- Medical history including onset of symptoms, pain characteristics and other health-related conditions.
- Physical examination.
- Duplex ultrasound to visualize valves in the veins whether they function normally or any evidence of a blood clot. This noninvasive technique helps identifying cause of varicose veins and the appropriate treatment could be further provided accordingly, resulting in minimized risks of recurrence.
Treatment of varicose veins
There are several types of treatment for varicose veins. The selected option entirely depends on symptoms and its severity. Treatments include:
- Conservative treatment: In mild cases of varicose veins, wearing compression stockings with pressure gradient all day is often the first approach. It steadily squeezes the legs and helps veins and leg muscles circulate blood more efficiently. The degree of compression can be adjusted.
- Sclerotherapy: During the procedure, small-and medium-sized varicose veins are injected with a solution or foam that scars and closes those veins. Sclerotherapy doesn't require anesthesia and hospitalization. It can be done as an out-patient procedure without requirement of food and fluid restriction prior to the procedure.
- Catheter-assisted procedures using radiofrequency or laser energy: A thin tube (catheter) will be inserted into an enlarged vein. The tip of the catheter heats with either the use of radiofrequency or laser energy. As the catheter is pulled out, the heat destroys the vein by causing it to collapse and seal shut. This procedure is the preferred treatment for larger varicose veins. Before performing this procedure, general health assessment is required as well as food and fluid restriction up to 6-8 hours before procedure begins. It takes approximately 30-45 minutes in the minor operating room. Incision size is up to 2 mm. in length. After procedure is completed, elastic bandage will be used to wrap up the affected areas and the compression stockings will be furthered used. Follow-up is needed 1-2 weeks after receiving treatment.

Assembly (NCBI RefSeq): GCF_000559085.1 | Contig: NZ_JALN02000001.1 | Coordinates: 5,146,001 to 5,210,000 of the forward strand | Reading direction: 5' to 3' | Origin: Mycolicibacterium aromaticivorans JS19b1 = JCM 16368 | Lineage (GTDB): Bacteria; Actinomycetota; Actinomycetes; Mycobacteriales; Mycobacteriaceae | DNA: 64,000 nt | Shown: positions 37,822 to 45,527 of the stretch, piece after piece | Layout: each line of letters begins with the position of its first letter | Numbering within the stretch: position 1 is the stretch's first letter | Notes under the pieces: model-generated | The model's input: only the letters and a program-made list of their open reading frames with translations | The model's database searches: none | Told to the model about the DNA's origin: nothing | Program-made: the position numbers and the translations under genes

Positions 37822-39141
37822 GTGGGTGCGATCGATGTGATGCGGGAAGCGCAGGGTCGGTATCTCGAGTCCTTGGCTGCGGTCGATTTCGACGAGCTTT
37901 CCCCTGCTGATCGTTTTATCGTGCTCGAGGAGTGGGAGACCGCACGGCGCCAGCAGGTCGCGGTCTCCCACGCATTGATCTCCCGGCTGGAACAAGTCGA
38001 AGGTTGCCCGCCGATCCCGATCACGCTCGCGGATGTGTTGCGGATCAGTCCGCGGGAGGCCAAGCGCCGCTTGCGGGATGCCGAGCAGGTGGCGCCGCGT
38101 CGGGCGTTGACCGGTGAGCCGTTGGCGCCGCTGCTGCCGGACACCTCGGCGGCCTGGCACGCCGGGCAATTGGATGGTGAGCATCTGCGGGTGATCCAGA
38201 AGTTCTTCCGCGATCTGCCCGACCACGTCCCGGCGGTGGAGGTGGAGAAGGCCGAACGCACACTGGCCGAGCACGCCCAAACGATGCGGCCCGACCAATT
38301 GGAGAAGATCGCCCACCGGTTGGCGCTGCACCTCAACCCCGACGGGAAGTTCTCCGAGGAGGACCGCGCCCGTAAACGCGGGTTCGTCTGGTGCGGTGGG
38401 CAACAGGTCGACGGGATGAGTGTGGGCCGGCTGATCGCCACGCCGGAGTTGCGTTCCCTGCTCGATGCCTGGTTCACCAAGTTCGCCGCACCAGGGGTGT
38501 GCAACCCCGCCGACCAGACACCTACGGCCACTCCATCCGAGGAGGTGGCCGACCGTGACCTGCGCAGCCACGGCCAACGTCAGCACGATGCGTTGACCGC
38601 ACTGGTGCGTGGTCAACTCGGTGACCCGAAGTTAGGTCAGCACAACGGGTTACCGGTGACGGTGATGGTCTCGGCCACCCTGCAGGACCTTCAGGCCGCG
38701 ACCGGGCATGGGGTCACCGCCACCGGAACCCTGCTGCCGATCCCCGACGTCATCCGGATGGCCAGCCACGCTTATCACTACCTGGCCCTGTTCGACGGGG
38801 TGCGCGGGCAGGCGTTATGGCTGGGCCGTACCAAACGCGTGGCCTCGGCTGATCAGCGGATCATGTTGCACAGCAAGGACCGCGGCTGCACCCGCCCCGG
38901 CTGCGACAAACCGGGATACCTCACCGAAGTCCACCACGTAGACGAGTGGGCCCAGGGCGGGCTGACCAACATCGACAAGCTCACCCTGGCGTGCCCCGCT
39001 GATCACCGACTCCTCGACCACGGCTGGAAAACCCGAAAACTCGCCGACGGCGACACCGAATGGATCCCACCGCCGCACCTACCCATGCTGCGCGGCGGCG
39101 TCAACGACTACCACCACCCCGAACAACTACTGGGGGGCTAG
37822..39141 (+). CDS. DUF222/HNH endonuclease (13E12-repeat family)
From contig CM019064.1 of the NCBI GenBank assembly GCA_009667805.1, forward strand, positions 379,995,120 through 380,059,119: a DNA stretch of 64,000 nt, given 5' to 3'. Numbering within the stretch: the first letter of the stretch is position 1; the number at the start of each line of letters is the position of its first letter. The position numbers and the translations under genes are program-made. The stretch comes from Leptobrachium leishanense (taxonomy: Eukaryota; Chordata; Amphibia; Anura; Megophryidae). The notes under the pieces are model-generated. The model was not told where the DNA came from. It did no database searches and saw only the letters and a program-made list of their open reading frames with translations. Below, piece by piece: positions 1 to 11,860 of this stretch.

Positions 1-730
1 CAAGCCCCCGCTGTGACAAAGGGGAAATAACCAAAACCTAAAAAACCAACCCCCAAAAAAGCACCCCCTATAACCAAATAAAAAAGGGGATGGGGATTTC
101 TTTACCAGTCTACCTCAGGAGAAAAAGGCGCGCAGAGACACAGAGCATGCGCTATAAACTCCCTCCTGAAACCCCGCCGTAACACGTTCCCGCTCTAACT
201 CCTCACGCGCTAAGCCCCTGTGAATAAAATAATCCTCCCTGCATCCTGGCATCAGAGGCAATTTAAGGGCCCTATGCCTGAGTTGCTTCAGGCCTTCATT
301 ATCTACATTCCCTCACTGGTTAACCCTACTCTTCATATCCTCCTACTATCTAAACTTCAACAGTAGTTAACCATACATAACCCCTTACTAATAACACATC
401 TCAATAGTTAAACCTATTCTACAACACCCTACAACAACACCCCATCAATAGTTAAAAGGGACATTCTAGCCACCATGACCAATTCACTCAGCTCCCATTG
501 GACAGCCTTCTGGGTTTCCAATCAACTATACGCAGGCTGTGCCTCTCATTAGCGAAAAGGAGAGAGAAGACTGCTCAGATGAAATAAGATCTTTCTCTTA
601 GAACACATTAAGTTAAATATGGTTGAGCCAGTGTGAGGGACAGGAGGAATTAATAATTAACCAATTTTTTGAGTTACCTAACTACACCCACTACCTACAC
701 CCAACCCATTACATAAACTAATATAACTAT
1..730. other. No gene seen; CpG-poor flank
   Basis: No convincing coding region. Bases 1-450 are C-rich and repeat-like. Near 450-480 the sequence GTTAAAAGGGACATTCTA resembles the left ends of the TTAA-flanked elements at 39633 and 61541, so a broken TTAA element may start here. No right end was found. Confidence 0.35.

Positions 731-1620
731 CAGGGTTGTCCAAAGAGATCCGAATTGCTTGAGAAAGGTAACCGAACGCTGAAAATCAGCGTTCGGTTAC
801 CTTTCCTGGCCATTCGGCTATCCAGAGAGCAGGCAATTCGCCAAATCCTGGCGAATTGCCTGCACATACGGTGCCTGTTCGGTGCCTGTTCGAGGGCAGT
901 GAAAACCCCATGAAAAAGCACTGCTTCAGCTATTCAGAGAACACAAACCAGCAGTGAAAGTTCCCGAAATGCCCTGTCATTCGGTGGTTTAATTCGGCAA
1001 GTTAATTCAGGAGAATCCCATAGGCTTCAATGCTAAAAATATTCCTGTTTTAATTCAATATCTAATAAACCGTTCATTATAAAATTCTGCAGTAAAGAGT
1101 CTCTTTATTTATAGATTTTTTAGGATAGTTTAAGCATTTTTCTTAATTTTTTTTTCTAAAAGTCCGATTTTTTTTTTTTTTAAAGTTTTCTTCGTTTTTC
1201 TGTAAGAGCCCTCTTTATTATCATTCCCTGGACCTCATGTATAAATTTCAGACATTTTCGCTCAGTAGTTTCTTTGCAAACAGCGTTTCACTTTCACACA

- Endoscopic vein surgery. In an advanced case involving leg ulcers if other techniques fail, surgery might be highly considered. With the requirements of general health assessment and food-fluid restriction 6-8 hours prior to the surgery, the operation takes 1-2 hours. For post-operative care, elastic bandage and compression stockings will be used to support the affected areas. Follow-up is needed 1-2 weeks after surgery.
Prevention of varicose veins
Risks of varicose veins can be greatly reduced by:
- Regular exercising to enhance blood circulation in the legs.
- Weight control.
- Changing sitting or standing position regularly.
- Elevating legs with ankle exercise while sitting by stretching and moving the feet clockwise and counter clockwise to enhance blood flow to the feet and legs.
Varicose veins can be effectively treated if the early diagnosis can be made in time. Do not ignore any possible signs and symptoms. Medical attention with appropriate treatments must be provided as soon as possible.
General surgeon and vascular surgeon, Bangkok Hospital.
For more information, please contact
Surgery Center. 1st floor, Building D, Bangkok Hospital.
Tel: +662- 310-3000 or 1719 (local call)